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Post by Vince » Thu Sep 11, 2003 3:54 pm

I guess that if Leaps just gave you extra leverage for Stocks then you might as well use SpreadBetters where the margin requirement is 5%.

The beauty of the SpreadBetters is that you are guaranteed your exit price for as much as you want to sell/buy because you are betting on the price and not price and whats on the order book. Also the SpreadBetters track the actual order book prices...and I've never seen a difference between the order book and the Spreaders.

Thanks for the Leaps discussion.

Vince

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Post by al2000 » Thu Sep 11, 2003 4:25 pm

Vince,

What's a SpreadBetter? I've never heard that term before. Can you elaborate?

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Post by Vince » Thu Sep 11, 2003 4:34 pm

Hi Al,

SpreadBets are just another vehicle for trading instruments. You are betting whether the price will advance or decline.....as always. Margin requirements for the SpreadBetters are very low...for stocks its 5%. For the FTSE100 I thing it is £100 per point bet.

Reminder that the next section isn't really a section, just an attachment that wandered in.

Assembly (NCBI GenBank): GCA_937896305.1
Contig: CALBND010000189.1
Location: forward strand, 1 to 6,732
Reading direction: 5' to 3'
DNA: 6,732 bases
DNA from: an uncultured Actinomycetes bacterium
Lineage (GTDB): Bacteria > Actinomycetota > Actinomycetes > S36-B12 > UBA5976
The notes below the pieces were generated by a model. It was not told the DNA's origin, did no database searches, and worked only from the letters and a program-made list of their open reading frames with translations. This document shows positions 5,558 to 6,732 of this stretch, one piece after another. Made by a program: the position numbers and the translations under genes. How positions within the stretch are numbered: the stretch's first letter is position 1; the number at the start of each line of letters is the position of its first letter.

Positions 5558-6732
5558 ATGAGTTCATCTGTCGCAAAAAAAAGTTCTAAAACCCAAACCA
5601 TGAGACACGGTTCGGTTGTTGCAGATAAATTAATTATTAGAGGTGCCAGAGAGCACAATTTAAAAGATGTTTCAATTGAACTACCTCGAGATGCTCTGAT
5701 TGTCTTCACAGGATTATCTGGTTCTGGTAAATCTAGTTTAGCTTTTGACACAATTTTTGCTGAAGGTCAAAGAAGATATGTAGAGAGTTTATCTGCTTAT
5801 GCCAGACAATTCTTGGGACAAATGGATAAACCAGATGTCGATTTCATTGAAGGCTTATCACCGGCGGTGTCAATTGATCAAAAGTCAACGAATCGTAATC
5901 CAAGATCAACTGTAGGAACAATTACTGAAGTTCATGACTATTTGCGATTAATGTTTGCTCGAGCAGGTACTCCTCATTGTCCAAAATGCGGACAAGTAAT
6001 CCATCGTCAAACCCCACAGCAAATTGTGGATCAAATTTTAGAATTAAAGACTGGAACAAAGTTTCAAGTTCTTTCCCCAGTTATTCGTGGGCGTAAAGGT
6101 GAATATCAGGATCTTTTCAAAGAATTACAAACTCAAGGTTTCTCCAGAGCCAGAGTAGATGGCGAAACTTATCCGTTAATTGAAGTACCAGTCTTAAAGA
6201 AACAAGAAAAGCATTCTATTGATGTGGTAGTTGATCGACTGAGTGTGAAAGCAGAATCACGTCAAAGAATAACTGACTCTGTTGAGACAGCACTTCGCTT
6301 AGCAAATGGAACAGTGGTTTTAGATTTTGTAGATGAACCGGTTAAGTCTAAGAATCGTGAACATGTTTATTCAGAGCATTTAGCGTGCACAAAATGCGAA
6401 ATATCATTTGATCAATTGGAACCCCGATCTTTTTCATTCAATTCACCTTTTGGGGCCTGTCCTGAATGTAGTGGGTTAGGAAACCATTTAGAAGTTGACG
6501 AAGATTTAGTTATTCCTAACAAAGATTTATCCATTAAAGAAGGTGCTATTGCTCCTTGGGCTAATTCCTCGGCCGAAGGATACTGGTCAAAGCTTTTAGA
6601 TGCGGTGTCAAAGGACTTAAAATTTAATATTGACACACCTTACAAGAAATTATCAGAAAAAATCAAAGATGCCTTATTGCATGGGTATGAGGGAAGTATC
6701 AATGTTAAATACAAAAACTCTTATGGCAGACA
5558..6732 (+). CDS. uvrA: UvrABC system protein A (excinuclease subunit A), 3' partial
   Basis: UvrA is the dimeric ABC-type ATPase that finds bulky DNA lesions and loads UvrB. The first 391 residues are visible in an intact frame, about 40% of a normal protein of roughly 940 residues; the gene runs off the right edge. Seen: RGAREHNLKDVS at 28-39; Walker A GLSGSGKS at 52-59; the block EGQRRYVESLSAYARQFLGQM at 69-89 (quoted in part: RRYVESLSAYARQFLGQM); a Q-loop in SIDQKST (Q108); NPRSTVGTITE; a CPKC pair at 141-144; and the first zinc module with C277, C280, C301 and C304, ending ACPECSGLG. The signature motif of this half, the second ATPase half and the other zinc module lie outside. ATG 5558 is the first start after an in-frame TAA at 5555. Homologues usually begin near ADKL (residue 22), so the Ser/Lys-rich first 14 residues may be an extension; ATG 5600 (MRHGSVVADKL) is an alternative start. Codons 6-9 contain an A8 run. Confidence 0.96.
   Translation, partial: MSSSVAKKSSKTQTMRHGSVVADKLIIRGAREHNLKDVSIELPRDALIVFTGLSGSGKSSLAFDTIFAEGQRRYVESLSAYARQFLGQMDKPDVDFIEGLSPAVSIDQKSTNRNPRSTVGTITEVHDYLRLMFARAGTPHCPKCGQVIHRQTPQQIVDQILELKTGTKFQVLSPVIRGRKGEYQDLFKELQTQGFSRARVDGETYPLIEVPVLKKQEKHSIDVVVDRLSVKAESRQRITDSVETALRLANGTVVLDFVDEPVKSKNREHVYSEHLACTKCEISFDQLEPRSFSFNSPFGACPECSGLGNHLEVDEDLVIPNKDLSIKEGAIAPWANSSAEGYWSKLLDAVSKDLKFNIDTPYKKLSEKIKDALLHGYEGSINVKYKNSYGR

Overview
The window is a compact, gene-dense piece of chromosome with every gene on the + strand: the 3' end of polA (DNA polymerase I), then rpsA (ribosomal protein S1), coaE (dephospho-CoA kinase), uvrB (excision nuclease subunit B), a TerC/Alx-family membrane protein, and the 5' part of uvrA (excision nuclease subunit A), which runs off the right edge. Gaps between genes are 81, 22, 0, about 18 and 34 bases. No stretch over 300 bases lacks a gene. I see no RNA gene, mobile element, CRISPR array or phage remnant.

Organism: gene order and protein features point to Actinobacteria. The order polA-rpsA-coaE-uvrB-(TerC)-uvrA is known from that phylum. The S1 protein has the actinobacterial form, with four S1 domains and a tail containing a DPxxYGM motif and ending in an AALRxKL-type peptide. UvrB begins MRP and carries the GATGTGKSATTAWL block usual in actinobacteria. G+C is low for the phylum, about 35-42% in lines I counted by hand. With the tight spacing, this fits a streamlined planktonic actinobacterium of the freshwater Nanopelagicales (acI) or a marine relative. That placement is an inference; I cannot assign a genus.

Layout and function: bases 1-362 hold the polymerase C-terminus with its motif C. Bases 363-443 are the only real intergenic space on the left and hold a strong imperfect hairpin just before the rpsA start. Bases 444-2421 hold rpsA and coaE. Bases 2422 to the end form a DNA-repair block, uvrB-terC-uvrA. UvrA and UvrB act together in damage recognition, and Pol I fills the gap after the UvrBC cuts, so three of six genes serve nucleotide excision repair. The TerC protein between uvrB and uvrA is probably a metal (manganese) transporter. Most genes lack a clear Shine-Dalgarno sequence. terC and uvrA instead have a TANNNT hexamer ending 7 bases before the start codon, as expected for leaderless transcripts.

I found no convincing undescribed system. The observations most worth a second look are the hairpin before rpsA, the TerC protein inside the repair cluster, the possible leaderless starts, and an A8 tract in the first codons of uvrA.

Check out www.deal4free.com

I think they now operate in the States, but I guess you have something similar over there anyway.

Vince

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Post by Vince » Fri Sep 12, 2003 3:13 am

I forgot to mention that you can bet on virtually any instrument, whether it be IR's, Currencies, Bullion, Commodities or Equities using the SpreadBetters.

Also, in UK, the wins are tax free.

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leaps vs shorter term options

Post by bmitchell » Wed Sep 17, 2003 9:53 am

The theta decay issue is an important one for shorter term options, but let's not get ahead of ourself here. If you are following trends, your successes wont have theta decay, because they will consist almost entirely of intrinsic value, with basically little/no time premium (this is assuming they make it to deep itm).